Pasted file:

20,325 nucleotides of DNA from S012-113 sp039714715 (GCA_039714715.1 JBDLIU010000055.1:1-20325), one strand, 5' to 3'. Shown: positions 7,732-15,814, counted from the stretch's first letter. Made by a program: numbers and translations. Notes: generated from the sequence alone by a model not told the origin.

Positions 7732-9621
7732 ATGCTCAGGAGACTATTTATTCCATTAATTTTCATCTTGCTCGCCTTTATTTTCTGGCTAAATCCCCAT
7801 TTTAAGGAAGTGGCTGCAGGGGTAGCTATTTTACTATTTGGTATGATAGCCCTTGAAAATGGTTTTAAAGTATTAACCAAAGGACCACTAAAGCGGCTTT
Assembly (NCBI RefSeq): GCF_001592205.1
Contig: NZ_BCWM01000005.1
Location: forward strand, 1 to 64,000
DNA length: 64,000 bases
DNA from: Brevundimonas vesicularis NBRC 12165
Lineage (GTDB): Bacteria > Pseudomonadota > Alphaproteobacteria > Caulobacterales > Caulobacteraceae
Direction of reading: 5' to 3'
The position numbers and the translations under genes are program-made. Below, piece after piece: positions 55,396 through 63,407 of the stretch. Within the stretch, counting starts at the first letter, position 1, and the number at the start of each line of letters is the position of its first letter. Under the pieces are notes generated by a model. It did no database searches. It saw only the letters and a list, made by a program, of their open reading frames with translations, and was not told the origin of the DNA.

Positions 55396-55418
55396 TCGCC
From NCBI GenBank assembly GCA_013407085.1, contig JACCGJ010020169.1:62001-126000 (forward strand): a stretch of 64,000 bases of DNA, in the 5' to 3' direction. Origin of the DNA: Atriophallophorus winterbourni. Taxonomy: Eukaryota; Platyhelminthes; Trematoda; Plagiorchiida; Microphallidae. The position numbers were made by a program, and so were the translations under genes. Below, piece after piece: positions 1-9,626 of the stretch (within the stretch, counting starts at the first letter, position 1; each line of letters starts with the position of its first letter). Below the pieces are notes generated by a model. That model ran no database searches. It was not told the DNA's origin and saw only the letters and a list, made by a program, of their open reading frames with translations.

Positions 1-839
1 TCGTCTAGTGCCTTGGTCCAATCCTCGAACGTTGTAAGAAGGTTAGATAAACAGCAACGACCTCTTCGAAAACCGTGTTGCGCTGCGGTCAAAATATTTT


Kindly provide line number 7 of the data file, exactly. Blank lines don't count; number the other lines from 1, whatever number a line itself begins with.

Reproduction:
Location: forward strand, 1 to 64,000